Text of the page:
As I often do, I took notes of my favorite points in the book and thought I'd share them with you:
  • Ellis Myles, Louisville's 2005 center from Compton, is now their assistant strength and conditioning coach. He was given the position by Coach Pitino in 2007 as a means of working his way up the ladder towards becoming a full-time assistant coach. Their current Head S&C coach, Ray Ganong, is in his 22nd year with the team.
  • Jerry Rice, one of my favorite players in NFL history, divulges his off-season workout. See pages 102-103 for the full details. It's 6 days/week of fury. You owe it to yourself to read that portion of the book alone- simply amazing.
  • John Wooden quote on page 128 reads "Be more concerned with your character than your reputation, because your character is what you really are, while your reputation is merely what others think you are."
  • Concept of "Real Net Worth:" page 185 reads..."Real net worth is far more likely to come from what you do for others, as opposed to what you do for yourself."
  • Page 199 has my favorite line in the book: "The key to achieving greatness is not so much what you accomplish, but what others accomplish with your assistance."

Coach Pitino's book can be purchased by clicking the following link:

Tuesday, January 06, 2009

Meal suggestion

When analyzing the nutrition plans of my clients, it's certainly important to alter their macronutrient intake (i.e. increase/decrease protein, carbs, fats). However, I sometimes find it additionally helpful when I suggest specific meals to try. Here's an example of a healthy lunch; yes, I actually took a picture of what I ate for lunch today :-)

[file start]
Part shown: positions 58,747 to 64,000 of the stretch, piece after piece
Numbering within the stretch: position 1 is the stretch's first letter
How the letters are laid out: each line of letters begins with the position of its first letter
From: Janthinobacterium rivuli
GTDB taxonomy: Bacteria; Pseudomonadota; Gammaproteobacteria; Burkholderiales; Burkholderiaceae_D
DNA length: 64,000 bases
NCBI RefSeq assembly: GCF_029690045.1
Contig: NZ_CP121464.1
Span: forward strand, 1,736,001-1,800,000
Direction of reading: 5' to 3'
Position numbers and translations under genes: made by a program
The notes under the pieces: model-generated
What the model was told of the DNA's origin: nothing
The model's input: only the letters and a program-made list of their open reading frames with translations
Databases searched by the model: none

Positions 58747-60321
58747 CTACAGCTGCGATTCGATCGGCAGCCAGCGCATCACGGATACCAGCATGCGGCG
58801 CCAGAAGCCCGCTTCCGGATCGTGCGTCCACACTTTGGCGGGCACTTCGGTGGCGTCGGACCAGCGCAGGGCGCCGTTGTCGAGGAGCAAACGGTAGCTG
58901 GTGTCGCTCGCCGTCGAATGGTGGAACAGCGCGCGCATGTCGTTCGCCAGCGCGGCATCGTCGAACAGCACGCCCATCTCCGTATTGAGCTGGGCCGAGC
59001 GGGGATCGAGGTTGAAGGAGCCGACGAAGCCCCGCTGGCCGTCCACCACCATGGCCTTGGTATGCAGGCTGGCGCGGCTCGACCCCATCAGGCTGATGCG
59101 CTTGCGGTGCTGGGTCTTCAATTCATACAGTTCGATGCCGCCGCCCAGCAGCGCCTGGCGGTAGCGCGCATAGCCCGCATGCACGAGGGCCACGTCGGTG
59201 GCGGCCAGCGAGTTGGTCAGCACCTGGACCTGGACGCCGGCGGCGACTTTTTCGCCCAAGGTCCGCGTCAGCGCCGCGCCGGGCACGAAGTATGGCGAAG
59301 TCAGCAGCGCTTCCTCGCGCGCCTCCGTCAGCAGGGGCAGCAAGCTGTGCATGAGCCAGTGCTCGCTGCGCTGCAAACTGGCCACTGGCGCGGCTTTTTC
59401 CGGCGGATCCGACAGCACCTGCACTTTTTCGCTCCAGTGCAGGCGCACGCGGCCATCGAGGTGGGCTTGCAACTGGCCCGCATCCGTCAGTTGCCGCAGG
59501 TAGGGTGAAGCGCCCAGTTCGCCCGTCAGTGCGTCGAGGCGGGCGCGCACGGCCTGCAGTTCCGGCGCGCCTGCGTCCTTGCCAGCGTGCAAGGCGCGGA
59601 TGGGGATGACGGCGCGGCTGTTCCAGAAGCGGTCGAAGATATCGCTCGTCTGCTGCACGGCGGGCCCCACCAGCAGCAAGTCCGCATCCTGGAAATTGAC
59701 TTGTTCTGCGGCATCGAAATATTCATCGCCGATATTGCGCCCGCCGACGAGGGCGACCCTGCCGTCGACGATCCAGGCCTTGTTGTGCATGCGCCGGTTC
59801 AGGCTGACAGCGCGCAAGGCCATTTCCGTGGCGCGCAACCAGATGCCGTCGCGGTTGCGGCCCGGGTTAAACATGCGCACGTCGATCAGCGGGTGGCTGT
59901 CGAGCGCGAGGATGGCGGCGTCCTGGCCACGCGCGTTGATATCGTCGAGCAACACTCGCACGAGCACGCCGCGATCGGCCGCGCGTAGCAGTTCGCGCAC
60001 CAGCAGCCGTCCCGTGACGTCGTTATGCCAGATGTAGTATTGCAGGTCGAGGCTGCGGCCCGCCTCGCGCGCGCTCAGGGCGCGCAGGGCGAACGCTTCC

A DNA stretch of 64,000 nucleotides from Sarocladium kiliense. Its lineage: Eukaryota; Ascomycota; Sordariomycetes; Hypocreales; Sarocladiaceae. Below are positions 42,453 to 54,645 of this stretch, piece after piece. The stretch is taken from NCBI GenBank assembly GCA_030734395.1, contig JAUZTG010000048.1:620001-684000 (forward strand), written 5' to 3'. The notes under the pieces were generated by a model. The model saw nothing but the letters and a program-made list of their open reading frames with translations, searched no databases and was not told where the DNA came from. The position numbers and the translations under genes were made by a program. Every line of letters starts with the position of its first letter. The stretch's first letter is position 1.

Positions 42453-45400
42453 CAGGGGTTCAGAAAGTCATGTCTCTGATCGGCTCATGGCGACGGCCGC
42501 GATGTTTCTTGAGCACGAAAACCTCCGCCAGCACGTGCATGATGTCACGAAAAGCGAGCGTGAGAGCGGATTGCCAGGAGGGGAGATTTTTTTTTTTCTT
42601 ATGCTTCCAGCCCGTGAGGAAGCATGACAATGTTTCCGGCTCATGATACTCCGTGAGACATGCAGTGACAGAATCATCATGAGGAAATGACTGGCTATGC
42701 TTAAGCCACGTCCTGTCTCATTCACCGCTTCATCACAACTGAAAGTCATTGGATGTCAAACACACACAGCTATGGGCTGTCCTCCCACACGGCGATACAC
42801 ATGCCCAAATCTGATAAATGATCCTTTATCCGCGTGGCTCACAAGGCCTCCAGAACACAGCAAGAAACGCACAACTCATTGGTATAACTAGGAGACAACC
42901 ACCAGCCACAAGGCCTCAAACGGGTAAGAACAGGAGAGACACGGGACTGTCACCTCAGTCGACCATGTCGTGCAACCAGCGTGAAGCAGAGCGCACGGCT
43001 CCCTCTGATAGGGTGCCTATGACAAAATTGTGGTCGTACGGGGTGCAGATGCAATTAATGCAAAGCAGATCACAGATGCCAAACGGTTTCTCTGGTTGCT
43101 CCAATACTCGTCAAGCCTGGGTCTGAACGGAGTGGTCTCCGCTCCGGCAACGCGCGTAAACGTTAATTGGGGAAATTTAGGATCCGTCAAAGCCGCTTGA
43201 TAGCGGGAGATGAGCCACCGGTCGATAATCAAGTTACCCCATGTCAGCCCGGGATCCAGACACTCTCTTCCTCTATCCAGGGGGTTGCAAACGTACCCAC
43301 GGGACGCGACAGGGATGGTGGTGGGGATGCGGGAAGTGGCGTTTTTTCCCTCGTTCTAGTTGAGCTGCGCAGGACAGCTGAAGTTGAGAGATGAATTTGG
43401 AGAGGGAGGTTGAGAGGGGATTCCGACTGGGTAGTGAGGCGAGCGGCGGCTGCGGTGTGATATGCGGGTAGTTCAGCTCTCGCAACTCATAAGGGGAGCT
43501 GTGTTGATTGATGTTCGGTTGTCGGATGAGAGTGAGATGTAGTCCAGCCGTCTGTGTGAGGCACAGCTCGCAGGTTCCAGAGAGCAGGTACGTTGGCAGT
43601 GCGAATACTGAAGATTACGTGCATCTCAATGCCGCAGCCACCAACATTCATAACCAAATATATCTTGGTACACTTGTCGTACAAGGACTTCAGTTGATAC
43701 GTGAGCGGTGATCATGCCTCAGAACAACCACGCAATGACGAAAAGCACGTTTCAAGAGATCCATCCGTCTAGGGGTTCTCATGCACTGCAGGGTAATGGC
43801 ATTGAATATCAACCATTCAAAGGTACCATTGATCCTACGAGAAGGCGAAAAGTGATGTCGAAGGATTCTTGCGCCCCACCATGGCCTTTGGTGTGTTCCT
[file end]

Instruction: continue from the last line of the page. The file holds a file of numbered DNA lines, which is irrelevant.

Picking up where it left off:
• Broiled scrod

  • Steamed broccoli

  • Quinoa salad (black beans, quinoa, salsa, organic soy cheese, cilantro)


Saturday, January 03, 2009

TJ's Pineapple Salsa

Looking for a delicious, low-calorie snack? Trader Joe's sells Pineapple Salsa that is out of this world. It pairs perfect with their Flaxseed Chips (see above pic). One serving size (2 tbsp) contains a mere 15 calories. Dig in and shoot me an email if you're a fan as well.

Thursday, January 01, 2009

Hannah sings on New Year's Eve

Why is change so hard?

We're all guilty of getting stuck in a rut at one time or another. It's easy to become complacent for it's simply comfortable. It's human nature to reject change. That being said, change is nothing to be afraid of. I spoke at a seminar last spring and referenced Spencer Johnson's "Who Moved My Cheese" ( as a means of getting people to look past their fears of change. If you haven't read it, definitely check it out.
With 2009 now upon us, it's "resolution time." The same old ones will always be there (weight loss, increased exercise, decreasing stress, etc...). While these resolutions are fine, focusing on one thing at a time while not looking too far to the future are ways that will help you reach your goals. As the saying goes, "one day at a time." One mantra I constantly say to myself and preach to my clients is the following: "you only have true control over one thing- the present." The past can be learned from and the future surely isn't promised, so take positive control of the present and good things will happen.

The Boston Globe has a good article today on why change is so hard. Check it out here:

Happy New Year and keep in touch!